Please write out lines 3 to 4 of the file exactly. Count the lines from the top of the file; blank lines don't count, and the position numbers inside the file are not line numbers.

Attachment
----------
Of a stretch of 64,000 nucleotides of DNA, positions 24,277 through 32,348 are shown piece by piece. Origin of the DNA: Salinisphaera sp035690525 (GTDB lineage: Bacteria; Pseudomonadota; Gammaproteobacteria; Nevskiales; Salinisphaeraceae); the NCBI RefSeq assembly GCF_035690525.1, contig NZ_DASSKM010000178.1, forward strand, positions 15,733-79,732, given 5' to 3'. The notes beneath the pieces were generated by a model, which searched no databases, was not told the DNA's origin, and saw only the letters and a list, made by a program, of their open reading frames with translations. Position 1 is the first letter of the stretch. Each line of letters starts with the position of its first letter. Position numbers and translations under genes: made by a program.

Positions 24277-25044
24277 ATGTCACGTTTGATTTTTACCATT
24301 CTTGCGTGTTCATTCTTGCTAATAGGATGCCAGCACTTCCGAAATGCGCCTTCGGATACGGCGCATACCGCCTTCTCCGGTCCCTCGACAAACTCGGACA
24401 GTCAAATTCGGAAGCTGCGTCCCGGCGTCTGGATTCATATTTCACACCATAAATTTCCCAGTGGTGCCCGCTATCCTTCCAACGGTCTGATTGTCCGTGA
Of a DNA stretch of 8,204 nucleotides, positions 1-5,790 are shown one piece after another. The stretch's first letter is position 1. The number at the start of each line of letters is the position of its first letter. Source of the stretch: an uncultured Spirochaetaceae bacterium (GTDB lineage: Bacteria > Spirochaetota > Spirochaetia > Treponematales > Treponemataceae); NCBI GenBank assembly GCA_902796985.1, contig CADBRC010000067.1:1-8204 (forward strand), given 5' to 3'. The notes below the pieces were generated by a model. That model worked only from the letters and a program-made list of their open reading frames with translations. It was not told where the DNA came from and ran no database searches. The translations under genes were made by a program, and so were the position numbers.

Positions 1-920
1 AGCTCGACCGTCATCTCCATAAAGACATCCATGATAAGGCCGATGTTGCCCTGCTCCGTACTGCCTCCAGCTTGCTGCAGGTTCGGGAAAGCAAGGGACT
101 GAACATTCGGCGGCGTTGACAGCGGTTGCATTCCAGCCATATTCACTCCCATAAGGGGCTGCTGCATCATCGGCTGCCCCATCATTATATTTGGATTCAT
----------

24277 ATGTCACGTTTGATTTTTACCATT
24301 CTTGCGTGTTCATTCTTGCTAATAGGATGCCAGCACTTCCGAAATGCGCCTTCGGATACGGCGCATACCGCCTTCTCCGGTCCCTCGACAAACTCGGACA